One would never guess there are memories like this when looking at your face in pictures. You radiate a serenity that apparently has been painful to reach. This was really beautiful, Lei.

Susie said...

lovely blog! I also checked out your other blog and I also paint and scrapbook and do altered art!

Tracey said...

Thank you for reminding me to let go of the stupid stuff more. I'm sorry you had such an awful time growing up. I can only imagine that it has made you into the strong person you are today.

Anonymous said...

This was very well said. My entire childhood was repressed until I went through an intensive therapy a few years ago called EMDR. Once I was able to reprocess my early childhood I was able to reprocess my life up to this point. It was a long road to forgiveness but it was an even longer road to admit that there was alot of good to be found also as it relates to my purpose today. Now I am able as you say...'to wear it as a rainbow rather than a noose'. I love this! I understand the road you have traveled, I appreciate having 'found' this post today.

Char said...

Sometimes I'm amazed at some of the similarities in our lives....right down to the spelling bee angst. I understand that expectation of perfection. I admire the woman you've become and your perspective.

utmommy said...

You are an amazing woman to overcome all that you have and to be so positivie!

utmommy said...

You are an amazing woman to overcome all that you have and to be so positivie!

Amber said...

Wow, what a powerful post. And what a strong motivator to build beautiful memories for your children and not painful ones.

Kudos for a job well done!

Emily said...

I'd admire you a lot, Lei. Just another great example of how and why :)
Thanks for sharing.

Terina said...

i have also recently realized that what i experienced in childhood was a sort of abuse. someone recommended this book to me, and it has taught me so much about my own life. and how to let go and how to deal with my mom. the book is "how to hug a porcupine" by john lewis lund. best $20 i ever spent! you can get it at deseretbook.com. its cheaper there than at amazon.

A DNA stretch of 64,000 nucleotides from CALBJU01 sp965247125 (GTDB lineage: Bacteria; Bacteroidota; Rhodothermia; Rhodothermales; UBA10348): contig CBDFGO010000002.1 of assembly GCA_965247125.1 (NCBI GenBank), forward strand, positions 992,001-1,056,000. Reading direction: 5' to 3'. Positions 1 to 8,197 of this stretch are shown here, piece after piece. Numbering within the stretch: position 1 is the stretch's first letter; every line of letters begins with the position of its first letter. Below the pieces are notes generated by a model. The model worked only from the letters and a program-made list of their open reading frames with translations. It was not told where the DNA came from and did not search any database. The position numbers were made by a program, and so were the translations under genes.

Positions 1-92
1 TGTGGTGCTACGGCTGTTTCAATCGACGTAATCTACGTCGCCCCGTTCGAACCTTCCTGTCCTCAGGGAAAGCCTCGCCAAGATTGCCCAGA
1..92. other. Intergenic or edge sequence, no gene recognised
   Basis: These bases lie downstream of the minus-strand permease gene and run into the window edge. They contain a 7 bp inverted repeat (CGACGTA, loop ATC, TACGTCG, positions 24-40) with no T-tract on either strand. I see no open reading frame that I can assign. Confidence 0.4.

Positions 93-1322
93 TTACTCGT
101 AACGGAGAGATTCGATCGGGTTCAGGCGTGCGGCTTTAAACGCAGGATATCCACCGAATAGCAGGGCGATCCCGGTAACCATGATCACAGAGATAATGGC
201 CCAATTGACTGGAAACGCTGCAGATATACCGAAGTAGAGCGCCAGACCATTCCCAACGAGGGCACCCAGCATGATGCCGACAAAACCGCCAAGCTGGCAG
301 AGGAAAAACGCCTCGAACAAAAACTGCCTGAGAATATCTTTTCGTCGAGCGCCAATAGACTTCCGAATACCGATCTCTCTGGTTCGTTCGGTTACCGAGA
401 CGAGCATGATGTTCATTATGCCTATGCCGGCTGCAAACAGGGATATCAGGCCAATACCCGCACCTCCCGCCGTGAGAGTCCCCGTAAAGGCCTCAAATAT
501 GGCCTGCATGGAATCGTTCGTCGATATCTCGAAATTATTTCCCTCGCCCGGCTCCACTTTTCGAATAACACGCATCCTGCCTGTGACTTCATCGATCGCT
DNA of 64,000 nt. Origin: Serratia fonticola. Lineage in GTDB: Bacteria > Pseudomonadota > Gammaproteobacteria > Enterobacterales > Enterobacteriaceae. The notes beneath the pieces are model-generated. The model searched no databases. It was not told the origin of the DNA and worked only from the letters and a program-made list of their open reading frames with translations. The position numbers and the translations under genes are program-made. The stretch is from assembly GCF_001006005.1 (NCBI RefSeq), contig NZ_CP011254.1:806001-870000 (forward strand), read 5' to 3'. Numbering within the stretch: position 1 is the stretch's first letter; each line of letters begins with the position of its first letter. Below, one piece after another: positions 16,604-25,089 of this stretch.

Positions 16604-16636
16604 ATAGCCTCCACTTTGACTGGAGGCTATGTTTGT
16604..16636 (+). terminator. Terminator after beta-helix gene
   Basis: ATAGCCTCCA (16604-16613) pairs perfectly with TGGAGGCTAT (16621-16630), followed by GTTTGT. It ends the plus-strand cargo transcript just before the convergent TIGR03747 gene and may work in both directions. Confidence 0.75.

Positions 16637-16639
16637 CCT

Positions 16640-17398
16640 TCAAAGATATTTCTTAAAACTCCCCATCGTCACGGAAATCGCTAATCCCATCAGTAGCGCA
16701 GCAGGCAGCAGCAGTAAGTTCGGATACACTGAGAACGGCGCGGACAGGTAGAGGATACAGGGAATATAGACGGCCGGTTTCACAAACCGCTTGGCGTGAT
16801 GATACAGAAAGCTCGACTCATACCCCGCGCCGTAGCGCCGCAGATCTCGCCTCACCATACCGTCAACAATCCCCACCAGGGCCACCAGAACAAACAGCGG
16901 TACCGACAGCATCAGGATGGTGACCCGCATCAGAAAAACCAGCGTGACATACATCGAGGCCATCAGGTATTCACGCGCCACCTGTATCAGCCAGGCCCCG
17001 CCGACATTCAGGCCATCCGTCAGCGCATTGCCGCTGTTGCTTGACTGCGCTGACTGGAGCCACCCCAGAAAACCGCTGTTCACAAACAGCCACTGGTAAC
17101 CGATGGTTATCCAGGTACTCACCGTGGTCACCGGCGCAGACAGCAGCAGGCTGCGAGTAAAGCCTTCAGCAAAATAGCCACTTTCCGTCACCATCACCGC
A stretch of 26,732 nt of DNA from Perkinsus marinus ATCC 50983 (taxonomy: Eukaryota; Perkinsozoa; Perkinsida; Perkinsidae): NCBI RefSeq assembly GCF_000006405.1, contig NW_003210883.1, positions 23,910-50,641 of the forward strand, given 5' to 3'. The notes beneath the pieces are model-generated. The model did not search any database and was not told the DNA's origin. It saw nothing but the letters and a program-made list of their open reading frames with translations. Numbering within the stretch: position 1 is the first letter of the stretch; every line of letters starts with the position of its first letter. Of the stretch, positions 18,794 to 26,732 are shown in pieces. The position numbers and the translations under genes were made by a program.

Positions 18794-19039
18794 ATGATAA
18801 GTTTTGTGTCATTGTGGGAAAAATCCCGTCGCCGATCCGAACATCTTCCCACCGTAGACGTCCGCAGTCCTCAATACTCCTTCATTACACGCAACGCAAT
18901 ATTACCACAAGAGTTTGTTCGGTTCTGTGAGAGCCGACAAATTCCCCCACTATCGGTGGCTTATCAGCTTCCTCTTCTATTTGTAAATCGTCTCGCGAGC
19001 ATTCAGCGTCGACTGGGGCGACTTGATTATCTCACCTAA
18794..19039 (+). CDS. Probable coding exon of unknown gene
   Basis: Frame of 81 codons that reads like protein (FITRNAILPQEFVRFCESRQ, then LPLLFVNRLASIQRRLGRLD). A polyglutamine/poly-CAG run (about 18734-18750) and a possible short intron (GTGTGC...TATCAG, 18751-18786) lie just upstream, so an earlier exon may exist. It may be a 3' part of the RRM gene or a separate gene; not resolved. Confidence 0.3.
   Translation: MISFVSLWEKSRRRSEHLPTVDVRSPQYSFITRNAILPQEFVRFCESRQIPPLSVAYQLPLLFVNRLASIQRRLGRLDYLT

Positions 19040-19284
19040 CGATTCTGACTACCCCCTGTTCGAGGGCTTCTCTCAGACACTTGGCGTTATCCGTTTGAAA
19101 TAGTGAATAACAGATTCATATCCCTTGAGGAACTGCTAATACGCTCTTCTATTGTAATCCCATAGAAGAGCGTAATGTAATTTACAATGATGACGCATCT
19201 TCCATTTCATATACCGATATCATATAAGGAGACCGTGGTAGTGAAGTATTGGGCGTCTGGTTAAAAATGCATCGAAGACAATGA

Xun said...

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Xun Liu
Ph.D Candidate
Mass Media PhD Program
Department of Telecommunication, Information Studies and Media
Michigan State University

Jenn in Holland said...

An excellent post. I love the lead about the spelling bee and the tie in later on in the body. So beautifully written and so very honest. That's a good reminder for me, that being open and gut-level honest in my writing and in my life.
BTW, at the spelling bee championships at my school I went down on ELASTICITY. Still am not sure if that is spelled right. For good or bad some things in childhood just stick don't they?
Love your blog. Thanks for visiting me too!

Fiddledeedee (It Coulda' Been Worse) said...

I really did love this post. You are a very descriptive and talented writer. You made me feel as though I was there. The job of "judge" over at Scribbit's was so much harder than I anticipated. The stories were all so wonderful. I enter those writing contests occasionally, mostly as a writing exercise. And I have yet to win anything!!!

I just love your blog. I'll be back!

tongue in cheek said...

Beautiful example of healing and forgiveness.